2012 NFL Draft: Is Trent Richardson a Possibility for the New York Jets?

Sam Quinn@@Samquinn23Contributor IIIApril 9, 2012

NEW ORLEANS, LA - JANUARY 09:  Trent Richardson #3 of the Alabama Crimson Tide celebrates after scoring a touchdown in the fourth quarter against the Louisiana State University Tigers during the 2012 Allstate BCS National Championship Game at Mercedes-Benz Superdome on January 9, 2012 in New Orleans, Louisiana.  (Photo by Ronald Martinez/Getty Images)
Ronald Martinez/Getty Images

Am I crazy for thinking Trent Richardson could absolutely fall to the Jets? Let's look at this rationally:

There are 15 teams drafting ahead of the Jets. 

The following eight teams won't draft a running back because they're set at the position:

 - Minnesota Vikings (Adrian Peterson)

 - St. Louis Rams (Steven Jackson)

 - Jacksonville Jaguars (Maurice Jones-Drew)

- Carolina Panthers (Deangelo Williams and Jonathan Stewart)

- Buffalo Bills (Fred Jackson and CJ Spiller)

- Kansas City Chiefs (Jamal Charles and Peyton Hillis)

- Seattle Seahawks (Marshawn Lynch)

- Philadelphia Eagles (LeSean McCoy)

That knocks out eight of the 15 teams right from the start. Next, we can immediately cross Indianapolis and Washington off of the list, as they'll be taking quarterbacks. 

That leaves (in order) Cleveland, Tampa Bay, Miami, Arizona and Dallas. Let's look at each individually.

Cleveland will definitely consider Richardson. However, their need for a quarterback is far more pressing. You can win without an elite runner; you can't without a quarterback. For Richardson to fall, Cleveland would have to take Ryan Tannehill with the No. 4 pick. Fortunately, I feel like this is the most likely case.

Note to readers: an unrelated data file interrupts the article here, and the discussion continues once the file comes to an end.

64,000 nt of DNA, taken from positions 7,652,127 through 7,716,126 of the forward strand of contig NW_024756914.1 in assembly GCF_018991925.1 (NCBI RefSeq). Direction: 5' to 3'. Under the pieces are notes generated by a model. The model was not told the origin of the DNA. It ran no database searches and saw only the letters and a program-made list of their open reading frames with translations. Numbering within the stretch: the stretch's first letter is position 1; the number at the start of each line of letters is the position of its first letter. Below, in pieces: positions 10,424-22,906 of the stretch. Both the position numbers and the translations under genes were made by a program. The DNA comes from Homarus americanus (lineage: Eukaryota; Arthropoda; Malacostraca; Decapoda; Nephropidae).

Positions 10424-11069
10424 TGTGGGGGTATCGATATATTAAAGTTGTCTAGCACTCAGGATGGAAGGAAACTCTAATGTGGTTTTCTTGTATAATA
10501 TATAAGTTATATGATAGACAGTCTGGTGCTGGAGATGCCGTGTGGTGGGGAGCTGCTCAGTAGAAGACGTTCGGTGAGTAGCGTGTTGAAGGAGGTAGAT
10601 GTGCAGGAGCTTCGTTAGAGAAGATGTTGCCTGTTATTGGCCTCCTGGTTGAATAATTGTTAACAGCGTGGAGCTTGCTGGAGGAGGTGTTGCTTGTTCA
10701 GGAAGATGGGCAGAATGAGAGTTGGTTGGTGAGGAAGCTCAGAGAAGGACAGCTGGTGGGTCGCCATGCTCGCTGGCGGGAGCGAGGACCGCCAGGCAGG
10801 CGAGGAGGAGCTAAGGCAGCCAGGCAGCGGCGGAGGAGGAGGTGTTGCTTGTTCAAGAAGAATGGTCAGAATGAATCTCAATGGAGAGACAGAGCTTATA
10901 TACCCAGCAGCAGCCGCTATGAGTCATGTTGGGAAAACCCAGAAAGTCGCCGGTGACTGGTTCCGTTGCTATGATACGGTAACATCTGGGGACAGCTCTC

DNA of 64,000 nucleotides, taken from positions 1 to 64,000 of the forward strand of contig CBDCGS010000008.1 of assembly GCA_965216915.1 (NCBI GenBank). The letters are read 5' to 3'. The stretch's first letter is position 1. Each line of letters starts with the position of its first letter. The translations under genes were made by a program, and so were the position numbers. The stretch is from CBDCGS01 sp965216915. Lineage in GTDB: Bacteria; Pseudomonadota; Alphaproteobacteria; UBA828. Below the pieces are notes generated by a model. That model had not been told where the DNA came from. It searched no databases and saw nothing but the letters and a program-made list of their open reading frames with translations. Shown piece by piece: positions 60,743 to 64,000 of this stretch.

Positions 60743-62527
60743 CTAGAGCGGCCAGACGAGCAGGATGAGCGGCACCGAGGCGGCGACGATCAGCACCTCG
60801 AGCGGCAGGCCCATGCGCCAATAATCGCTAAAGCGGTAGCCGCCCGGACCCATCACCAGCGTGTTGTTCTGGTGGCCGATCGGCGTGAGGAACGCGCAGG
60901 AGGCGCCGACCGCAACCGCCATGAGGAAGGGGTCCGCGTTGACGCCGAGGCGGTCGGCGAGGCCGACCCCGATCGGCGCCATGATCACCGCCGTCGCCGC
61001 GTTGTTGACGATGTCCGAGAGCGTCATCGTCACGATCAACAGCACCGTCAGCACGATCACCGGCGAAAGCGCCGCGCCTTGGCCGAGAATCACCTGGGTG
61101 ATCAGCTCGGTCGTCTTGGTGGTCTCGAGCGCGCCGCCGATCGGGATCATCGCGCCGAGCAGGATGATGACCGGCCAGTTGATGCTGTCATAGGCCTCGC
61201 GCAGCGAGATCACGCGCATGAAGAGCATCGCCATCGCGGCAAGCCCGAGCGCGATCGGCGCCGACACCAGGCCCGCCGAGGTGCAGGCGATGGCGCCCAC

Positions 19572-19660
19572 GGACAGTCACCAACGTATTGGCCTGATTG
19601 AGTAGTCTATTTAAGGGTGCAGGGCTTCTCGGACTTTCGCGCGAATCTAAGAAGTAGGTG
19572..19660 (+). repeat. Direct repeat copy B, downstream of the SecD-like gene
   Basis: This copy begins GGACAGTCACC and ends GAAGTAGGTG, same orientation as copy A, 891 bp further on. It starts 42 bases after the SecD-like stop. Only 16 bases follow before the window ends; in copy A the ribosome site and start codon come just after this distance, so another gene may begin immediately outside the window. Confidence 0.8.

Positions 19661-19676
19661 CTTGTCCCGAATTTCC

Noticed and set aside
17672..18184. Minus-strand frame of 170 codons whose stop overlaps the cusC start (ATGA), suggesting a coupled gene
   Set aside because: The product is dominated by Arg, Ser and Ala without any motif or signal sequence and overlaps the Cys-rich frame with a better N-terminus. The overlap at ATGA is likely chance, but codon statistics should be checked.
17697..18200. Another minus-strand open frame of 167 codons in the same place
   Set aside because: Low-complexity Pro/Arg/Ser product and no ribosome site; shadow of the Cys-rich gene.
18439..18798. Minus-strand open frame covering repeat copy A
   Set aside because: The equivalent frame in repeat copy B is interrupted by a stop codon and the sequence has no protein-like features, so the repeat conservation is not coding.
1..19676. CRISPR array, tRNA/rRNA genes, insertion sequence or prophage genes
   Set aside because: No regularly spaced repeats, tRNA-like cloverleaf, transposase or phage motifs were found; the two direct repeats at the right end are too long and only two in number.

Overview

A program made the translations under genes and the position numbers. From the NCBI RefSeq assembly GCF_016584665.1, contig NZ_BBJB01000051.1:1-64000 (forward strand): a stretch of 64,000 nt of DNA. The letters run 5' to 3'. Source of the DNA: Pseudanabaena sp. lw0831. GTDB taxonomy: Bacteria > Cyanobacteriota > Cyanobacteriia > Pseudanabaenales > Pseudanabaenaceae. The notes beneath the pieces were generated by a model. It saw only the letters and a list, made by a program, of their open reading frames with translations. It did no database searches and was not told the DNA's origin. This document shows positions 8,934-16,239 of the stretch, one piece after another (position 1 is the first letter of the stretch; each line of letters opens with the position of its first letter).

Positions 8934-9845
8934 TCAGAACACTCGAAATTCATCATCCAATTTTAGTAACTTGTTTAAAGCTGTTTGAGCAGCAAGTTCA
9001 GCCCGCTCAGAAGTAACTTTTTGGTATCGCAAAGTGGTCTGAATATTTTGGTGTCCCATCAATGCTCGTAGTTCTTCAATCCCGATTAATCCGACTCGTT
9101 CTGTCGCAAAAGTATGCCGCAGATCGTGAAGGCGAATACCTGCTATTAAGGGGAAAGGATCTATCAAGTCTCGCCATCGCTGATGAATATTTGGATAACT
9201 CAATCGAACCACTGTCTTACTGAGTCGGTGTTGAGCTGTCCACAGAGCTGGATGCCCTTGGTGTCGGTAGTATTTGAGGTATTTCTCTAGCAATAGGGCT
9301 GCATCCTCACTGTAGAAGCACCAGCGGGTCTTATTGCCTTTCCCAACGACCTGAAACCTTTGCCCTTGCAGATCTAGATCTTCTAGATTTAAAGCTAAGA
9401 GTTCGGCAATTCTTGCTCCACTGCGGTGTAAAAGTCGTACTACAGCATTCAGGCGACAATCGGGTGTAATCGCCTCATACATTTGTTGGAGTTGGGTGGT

In my mind, it seems that Tampa Bay has been connected to Richardson for no reason other than that he is such a good prospect. The Bucs doesn't need an every down back. LeGarrette Blount has proven that he deserves the lion's share of the carries in Tampa's offense. What they need is a speed back, someone like LaMichael James. 

Their real need, the one they should use the fifth pick to address, is cornerback. Aquib Talib has serious legal issues, Ronde Barber is nearing the end and Eric Wright really isn't a No. 1 corner. When you combine that need with value, Morris Claiborne makes far more sense for Tampa Bay than Richardson. If Claiborne is on the board, then I suspect he will be the pick. 

Miami is simply too needy elsewhere. If Tannehill is available they'll jump on him, but realistically I don't expect him to fall to No. 8. Reggie Bush was very productive last year, and there's simply no immediate need to replace him. The Dolphins have needs on the offensive line and secondary that can't be ignored. Quinton Coples and Riley Reiff are two players I expect them to target. 

Arizona is tricky. Beanie Wells came on last year, but is he a featured back? He's definitely on the borderline. Luckily for the Jets, Arizona heavily favors positional value over taking the best player available. Remember, in 2007 they used the No. 5 pick on left tackle Levi Brown, passing on a young back from Oklahoma named Adrian Peterson. Other than Wells and quarterback Matt Leinart, Arizona has spent all of their past seven first rounders on cornerbacks and the lines. It's hard to see them taking two runners in the first round so close together, especially when one has done well for them. 

Finally we reach the Dallas Cowboys. Jerry Jones loves his stars, and in a normal year I'd expect him to jump on the chance to select Richardson. However, last year he spent a third round pick on DeMarco Murray. Before getting hurt, Murray looked like a future star. He averaged 5.5 yards per carry and went for over 250 against the Rams. With needs on the offensive line and in the secondary, it just seems like an unnecessary luxury for the Cowboys to take Richardson.

So there you have it. If a few things happen, it is very possible that Trent Richardson could fall into Mike Tannenbaum's lap. Do I think it's particularly likely? No, a talent like Richardson is rare, so teams would have to think long and hard about passing on him. But it's definitely possible, which is something draft experts seem to be ignoring. 


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